The personal computer industry is hoping to celebrate Christmas early this year. At the center of the celebration under the virtual Christmas tree is a drab little box called Pentium II.
A 3-inch-by-5-inch device about the size of a very fat chocolate bar, Pentium II is poised to become the Tickle Me Elmo of cyberspace seven months from now as computer stores attempt to log a better season than last year's semi-dud.
In an industry of superlatives, Pentium II enters the marketplace as the most superlative yet, with chip speeds blazing well above today's 200 megahertz high-end Pentium MMX standard and with built-in features that let it perform stunning video displays and other seeming wonders.
Underscoring the importance of the new chip in the fast-paced marketplace was the furor that flared briefly in the wake of discovery of a computational error in the first of the Pentium II chips.
Meanwhile, Intel Corp. executives emphasized that the Pentium II will be a watershed for its Pentium chip line. For example, the 3-by-5-inch case means that the chip will not fit into the upgrade slots for today's line of Pentiums. Until now, it had been possible to upgrade to a faster Pentium by removing one chip and inserting a new one in what is called a Zero Insertion Force socket.
The new design, called Slot 1 in the Pentium II, offers such "under-the-hood" features as graphics accelerators and a doubling of how fast the chip puts out data to the rest of the computer.
The chip will allow creation of "visually connected PCs" that treat full-screen video as though it were just another word processing document or spreadsheet, said Intel's Paul Otellini while introducing the chip at a New York news conference.
At Gateway 2000 Inc., in North Sioux City, S.D., marketing chief David Berger noted that during the 1996 holiday season, computer sellers found themselves without a hot new "must-have" product to dangle before consumers.
"This [Pentium II] is the best answer we've ever seen for the needs of computer users of all types," Berger said.
He said Gateway 2000 expects that machines based on the extremely fast chips will dominate the company's products aimed at businesses and affluent consumers by year's end.
Gateway 2000 already is running ads offering Pentium II machines at a low end of $2,500 and a high end of $5,000.
Meanwhile, regular Pentiums should continue as a major force well into 1998 for lower-scale buyers, according to Berger and others.
The industry had no such standout product last year, and computer sales, while still growing, failed to grow at the accustomed annual rate of nearly 30 percent. The trade journal Computer Reseller News estimated U.S. sales of computer merchandise grew to $28.2 billion in 1996 from $23.4 billion a year earlier.
Sales during the blockbuster 1995 had been fueled by the introduction of Microsoft Corp.'s Windows 95, which logged nearly 30 million unit sales in the first year.
American computer-makers have come to rely on such booming "Christmas quarter" sales to generate most annual revenues.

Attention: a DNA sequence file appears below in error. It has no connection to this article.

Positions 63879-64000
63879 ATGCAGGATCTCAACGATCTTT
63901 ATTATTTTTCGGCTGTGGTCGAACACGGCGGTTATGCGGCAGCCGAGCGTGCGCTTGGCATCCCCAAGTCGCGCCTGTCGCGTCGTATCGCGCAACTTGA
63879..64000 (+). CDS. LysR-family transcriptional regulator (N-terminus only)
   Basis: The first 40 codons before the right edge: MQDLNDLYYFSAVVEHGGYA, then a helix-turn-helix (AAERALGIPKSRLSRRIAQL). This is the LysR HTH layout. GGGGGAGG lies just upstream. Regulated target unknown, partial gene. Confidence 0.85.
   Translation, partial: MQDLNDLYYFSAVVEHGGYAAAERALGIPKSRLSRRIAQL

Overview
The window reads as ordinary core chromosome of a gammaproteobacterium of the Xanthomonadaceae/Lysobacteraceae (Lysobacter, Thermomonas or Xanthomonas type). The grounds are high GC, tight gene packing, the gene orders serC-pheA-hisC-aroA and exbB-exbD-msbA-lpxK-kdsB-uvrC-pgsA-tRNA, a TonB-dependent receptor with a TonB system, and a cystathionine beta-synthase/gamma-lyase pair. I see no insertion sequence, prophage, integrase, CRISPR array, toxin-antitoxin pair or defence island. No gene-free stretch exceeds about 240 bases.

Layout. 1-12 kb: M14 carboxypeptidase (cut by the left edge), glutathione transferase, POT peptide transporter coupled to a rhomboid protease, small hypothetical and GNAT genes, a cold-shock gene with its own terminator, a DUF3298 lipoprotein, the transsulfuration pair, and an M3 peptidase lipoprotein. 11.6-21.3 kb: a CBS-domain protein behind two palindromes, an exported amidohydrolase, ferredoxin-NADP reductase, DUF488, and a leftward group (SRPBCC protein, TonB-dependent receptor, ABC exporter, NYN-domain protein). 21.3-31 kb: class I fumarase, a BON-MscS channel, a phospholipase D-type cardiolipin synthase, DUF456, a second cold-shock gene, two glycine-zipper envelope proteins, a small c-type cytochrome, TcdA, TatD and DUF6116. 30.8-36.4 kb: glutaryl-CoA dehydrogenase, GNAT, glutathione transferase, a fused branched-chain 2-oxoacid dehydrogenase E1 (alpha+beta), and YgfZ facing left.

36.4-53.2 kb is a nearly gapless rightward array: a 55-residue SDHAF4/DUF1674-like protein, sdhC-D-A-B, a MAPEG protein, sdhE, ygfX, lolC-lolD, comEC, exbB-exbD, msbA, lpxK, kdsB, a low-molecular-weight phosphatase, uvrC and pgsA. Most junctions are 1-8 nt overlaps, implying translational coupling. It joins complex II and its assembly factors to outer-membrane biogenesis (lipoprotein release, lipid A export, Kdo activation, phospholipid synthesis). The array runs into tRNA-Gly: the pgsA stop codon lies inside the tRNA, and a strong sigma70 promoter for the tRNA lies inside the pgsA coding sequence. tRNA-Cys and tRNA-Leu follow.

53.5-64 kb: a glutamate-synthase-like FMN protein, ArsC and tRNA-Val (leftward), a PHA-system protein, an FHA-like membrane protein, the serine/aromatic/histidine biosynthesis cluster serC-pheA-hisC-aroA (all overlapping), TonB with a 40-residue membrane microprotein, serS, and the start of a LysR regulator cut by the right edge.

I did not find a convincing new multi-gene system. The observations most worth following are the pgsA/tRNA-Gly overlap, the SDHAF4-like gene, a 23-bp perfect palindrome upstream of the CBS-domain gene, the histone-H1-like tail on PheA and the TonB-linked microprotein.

The stage for this has been set over nearly a decade with the steady advance of new products and new technologies from the core giants of Microsoft Corp., Intel, Apple Computer Inc. and International Business Machines Inc. Such products as Windows Windows 3.11, Windows 95, the Intel 386, the 486, the Pentium, Macintosh System 7.0, and the Power Macintosh all boosted holiday quarter revenue.
"Producing much better products for the world to buy is what we do here," said Intel's chief spokesman, Howard High. "We think we've done a pretty good job at that with Pentium II as well as earlier products."
He also indicated that the company will work quickly to make the Pentium II machines dominant. He said, for example, that Intel has relatively modest plans for increasing the speeds of ordinary Pentiums much above today's 200 megahertz level.
By year's end, High said, the Pentium IIs are expected to be logging speeds of 400 megahertz or higher.
But is Pentium II a must-have?
"Pentium II is going to be a very high-priced, high-end product all the way into 1998 and the [regular] Pentiums now selling so well will continue to do that for at least the next year," said Craig Conrad, vice president in charge of marketing at Massachusetts-based Nexar Technologies Inc.
Nexar, which went public in April, is focusing on what has become a huge market for lower-cost computers even as Pentium IIs sweep the high end.
The Nexar machines, for example, feature doors on the side of the case that can be swung open to allow ordinary users to simply extract an older chip, such as a Pentium, and replace it with another chip, including newer Pentiums (but not Pentium IIs) or chips made by Intel's competitors, Cyrix Semiconductor Inc. and Advanced Micro Devices Inc.
This model, Conrad noted, allows customers to configure machines to their needs, such as ordinary e-mail, rudimentary World Wide Web use and routine tasks, without big outlays for the latest multimedia bells and whistles.
Likewise, giants such as Packard Bell/NEC Inc. and Compaq Computer Corp. have started enjoying strong sales with
machines in the $1,000 neighborhood even as the new Pentium IIs move in to the $2,500 and above niche.
"I think you will see a long, long life span for [the] Pentiums we have now, even as we and other companies move to produce products based on Pentium II as well," Nexar's Conrad said.
Pub Date: 6/02/97